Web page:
It’s an “interesting time” to be a casual-dining chain, says Mike Archer, CEO of Houlihan’s. It’s been a little over a year since the casual-dining veteran—formerly of Applebee’s, TGI Fridays and Morton’s The Steakhouse—bought and took over Houlihan’s with private-equity firm Capital Management. Archer spoke with Restaurant Business last week on the changes he’s brought in—and still plans to make—to keep competitors on their toes. There are even a few lessons from Houlihan’s that others pushing to modernize can learn from.
Sameness doesn’t work
“For the last 30 years, I think the consumer really valued consistency and predictability, and frankly, restaurant companies were made and grown and they thrived in that environment,” Archer says. “But the guests today are looking for different experiences, so what was once considered a strength is now a weakness.”
Archer says he plans to make Houlihan’s feel more like an experience and less like a “cookie-cutter” chain restaurant through its revamped bar offerings, its seasonal specials and a more localized feel. He wants to work with restaurant managers to develop market-specific dishes, and localized restaurant remodels are on the horizon.
Making ‘craft’ sell
One of the major changes Archer initiated thus far was a “complete and total upgrade” of Houlihan’s bar program. Starting in the summer, bars began serving more local craft beers and new craft cocktails with ingredients such as organic mixers, fresh juices and liquor-infused ice cubes.
Archer says the revamps have led to an increase in bar sales, and a nice uptick in the mix between cocktails and beers sold. He says directly training restaurant bartenders on the program was key to making it work.
“Instead of just sending out in an email or a typical training package, myself and the head of marketing visited every single market, had dinner with all the bar managers and walked them through the [new bar] program, and we got them really excited about it,” Archer says.
Seasonal doesn’t have to be ingredient-specific
Another change Archer initiated: adding more seasonal offerings. Previously, Houlihan’s changed its menu twice a year, Archer says; now, restaurants are offering a rotating specials card that will change three to four times a year. But it isn’t always based on what’s in season. The current selection highlights better-for-you options, with nutritional info such as low-calorie counts and sugar content called out in the menu descriptions, timed to the many early-in-the-year dieters.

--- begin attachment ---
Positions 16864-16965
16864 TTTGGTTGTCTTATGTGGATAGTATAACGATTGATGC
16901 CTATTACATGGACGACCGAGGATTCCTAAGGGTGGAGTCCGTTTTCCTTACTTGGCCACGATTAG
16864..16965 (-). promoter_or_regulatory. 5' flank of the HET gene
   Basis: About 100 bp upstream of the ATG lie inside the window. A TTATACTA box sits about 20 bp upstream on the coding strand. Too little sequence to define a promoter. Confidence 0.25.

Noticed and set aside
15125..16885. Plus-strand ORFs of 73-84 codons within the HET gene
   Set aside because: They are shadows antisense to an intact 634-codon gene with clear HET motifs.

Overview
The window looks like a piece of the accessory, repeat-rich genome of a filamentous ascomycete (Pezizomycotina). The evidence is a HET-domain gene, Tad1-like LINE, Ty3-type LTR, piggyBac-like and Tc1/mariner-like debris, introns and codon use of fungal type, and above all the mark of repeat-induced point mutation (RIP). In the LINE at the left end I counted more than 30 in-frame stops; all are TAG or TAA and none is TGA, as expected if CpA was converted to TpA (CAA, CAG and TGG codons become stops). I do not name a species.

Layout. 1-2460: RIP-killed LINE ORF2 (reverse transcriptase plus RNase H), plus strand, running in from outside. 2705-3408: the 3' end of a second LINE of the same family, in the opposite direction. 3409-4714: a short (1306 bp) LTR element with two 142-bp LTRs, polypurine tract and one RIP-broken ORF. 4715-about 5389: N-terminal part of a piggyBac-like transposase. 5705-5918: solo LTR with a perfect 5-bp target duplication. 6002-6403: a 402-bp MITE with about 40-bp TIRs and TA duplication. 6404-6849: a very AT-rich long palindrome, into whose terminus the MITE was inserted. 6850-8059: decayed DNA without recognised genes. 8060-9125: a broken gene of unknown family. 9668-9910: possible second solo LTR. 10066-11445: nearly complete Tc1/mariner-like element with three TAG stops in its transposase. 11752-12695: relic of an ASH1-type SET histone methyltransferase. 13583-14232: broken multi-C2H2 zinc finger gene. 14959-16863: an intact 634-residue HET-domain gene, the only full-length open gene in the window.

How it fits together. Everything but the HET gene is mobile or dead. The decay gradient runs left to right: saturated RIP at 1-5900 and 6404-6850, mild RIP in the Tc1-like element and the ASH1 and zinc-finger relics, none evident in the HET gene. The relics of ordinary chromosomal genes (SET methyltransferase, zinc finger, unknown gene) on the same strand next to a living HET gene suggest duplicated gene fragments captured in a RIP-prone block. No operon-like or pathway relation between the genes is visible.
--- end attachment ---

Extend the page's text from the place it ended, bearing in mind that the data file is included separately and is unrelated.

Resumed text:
But the menu isn’t a traditional range of healthful options. Along with grilled wings and Mediterranean black bean dip, it includes indulgent fare such as brownie batter cake, which is “57 calories per bite if eaten in 10 bites,” and steak enchiladas with the phrase “Nutritional info? Who cares? Treat yourself” included in the menu description.
Local vibe with a national supplier
Archer acknowledges that acting like a local concept is difficult to do with 70-plus units, particularly in regard to the menu and supply chain. “I want to get in a place where menus have somewhat of a local feel to them. … I shouldn’t have to make decisions based on what’s convenient or expedient for supply chain,” Archer says. “So our challenge is, how do we do this? I think we are starting to get an understanding of that, but we don’t have it figured out yet.”
Archer says he wants to bring restaurant managers more into the innovation process to help develop local dishes. He experimented with this through development of the revamped bar program, in which restaurant bartenders were asked for their input on which local craft beers to offer. But Archer found they had to rein it in and provide some guidelines.
“[The bartenders] got very excited and started to put beers on there that were very unique and very nichey, and what would’ve happened is those wouldn’t sell,” Archer says. “So we came in to let them know, here’s what their lineup could look like in terms of quantity and different tiers of beer, and then we told them to go find things locally that would fit those parameters.”
The revamped beer lists at restaurants now feature a mix of top beer brands such as Bud Light and Miller Lite, in addition to smaller yet well-known brands like Guinness and Sam Adams, and several local and regional beers.
Competing with indies
“One of the things we realized is that [guests] thought we weren’t exactly a chain, but we weren’t exactly a local place,” Archer says. “So we thought, how do we more effectively compete with local independents … because as we start to think about where the opportunity to compete more effectively [is], it really is more toward these independents.”
Archer says as Houlihan’s starts to grow again, he’s looking to open in more neighborhood sites—such as inline units in suburban neighborhoods—over traditional restaurant sites outside malls. New units will have different designs to feel more local, Archer says.
Embracing trends for future growth
Archer says he plans to expand Houlihan’s, but slowly and in existing markets. But he’s not relying solely on the main brand. He expects to open two to three restaurants a year between Houlihan’s and what he calls another growth vehicle, J. Gilbert’s Wood-Fired Steaks (also owned by Houlihan’s Restaurants Inc.).
Also on the horizon for the casual-dining chain is adding delivery service. Archer says Houlihan’s plan to test delivery in a few markets in the next few months. He says the company will look at packaging and presentation to make sure items will travel well before launching the service.